The saying used to be “cash is trash”. Now, with 15 million unemployed willing to do anything for a buck, the correct wording is “trash is cash”.
In fact, trash is so much cash that New York City is ticketing and impounding the vehicles of unauthorized persons hauling away discarded trash left in driveways.
Please consider Big Appliances Set Out as Trash Are Vanishing, Puzzling City
Over the last several months, 22,741 New Yorkers contacted the city’s Department of Sanitation and arranged for the pickup of refrigerators, air-conditioners and freezers. In more than 11,000 instances, the machines vanished before sanitation workers arrived in their white trucks to pick them up.
The sheer magnitude of the thefts — 11,528 appliances, to be precise — over a relatively brief period suggests to some in city government and the recycling industry that a more organized enterprise may be at work as well.
Deepening the mystery, these were neither the latest Sub Zero behemoths, sleek Bosch nor stylish retro Smeg refrigerators. They were garbage, quite literally — discarded appliances left at the curb for pickup by the Sanitation Department.
And while the value of one discarded appliance may seem marginal at best, in the scrap industry, the fluctuations of commodity prices and volume add up to real money.
Indeed, the big loser in what might be called New York’s Appliances Caper appears to be a multinational recycling conglomerate, a subsidiary of which has a large city contract to recycle the hundreds of thousands of tons of metal, glass and plastic generated each year by New Yorkers, including bulk metal, like appliances.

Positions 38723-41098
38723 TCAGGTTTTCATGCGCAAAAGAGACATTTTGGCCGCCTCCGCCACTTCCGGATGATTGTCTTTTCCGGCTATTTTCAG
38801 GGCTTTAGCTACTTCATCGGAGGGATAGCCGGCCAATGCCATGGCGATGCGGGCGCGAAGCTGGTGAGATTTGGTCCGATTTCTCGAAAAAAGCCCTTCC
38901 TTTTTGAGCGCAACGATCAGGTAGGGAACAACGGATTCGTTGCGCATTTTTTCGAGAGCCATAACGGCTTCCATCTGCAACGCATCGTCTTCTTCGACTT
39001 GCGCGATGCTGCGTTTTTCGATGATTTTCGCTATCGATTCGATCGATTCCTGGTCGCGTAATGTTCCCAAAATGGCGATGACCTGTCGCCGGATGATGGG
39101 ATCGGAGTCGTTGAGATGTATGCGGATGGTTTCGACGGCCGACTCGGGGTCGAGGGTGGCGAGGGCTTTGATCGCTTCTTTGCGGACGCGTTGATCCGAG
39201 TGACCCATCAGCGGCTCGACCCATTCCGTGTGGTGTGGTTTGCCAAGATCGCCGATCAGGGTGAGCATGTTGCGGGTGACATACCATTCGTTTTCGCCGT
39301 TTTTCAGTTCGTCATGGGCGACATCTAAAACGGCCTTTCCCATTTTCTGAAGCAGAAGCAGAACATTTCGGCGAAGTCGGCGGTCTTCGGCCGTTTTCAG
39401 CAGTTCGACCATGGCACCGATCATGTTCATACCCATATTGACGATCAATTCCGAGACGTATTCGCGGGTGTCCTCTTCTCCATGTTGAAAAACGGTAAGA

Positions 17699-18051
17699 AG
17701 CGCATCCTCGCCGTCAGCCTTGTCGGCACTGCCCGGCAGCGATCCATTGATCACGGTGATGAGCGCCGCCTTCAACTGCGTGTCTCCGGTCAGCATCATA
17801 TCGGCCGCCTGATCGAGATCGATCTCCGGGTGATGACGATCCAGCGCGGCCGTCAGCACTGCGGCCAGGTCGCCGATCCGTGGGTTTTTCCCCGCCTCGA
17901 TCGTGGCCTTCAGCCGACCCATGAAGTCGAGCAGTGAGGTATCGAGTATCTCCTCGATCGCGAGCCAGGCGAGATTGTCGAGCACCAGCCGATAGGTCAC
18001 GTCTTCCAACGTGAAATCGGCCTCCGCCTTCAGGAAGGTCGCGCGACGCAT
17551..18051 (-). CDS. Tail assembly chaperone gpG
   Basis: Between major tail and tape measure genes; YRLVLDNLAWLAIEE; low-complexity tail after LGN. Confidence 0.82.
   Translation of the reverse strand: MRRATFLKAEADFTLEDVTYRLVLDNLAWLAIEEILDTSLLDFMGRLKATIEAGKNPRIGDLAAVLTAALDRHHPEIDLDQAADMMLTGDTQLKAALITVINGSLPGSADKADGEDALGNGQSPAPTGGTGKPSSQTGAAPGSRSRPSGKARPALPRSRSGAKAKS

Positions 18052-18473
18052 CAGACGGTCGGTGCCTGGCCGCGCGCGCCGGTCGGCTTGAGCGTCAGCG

In response, the officers have stepped up their enforcement, Inspector D’Angelo said, and while the theft of curbside recyclables warrants only a summons, the sanitation officers impound the vehicles and their cargo — frequently a jumbled load of refrigerators, air-conditioners, Venetian blinds, office partitions and stoves.
This year through Dec. 1, the task force has seized more than 270 vehicles, according to records provided by the department. But the small force does not have the resources either to track the thieves to the scrapyards where they sell their haul or to determine whether there are connections among any of the people.
But on most nights, the officers move through the city neighborhoods in small teams, working in plain clothes and unmarked cars, circling block after block in the areas they know provide good hunting for their targets, lying in wait and then pouncing, with lights and sirens, when they see someone remove material from curbside, which under law belongs to the city.
Notice the insanity of it all. How much does it cost to keep teams of undercover police in plain clothes and unmarked cars working round the clock to prevent the “theft” of items people are throwing away?
The first thing to do is rework the trash collection contract so that the city is not responsible for protecting discarded trash. The second thing to do is fire a bunch of clearly unneeded trash protection police. The third thing to do is to put city garbage collection out for bid, and grant that contract to to the lowest qualified bidder.
The city’s response is economic madness.
Mike “Mish” Shedlock
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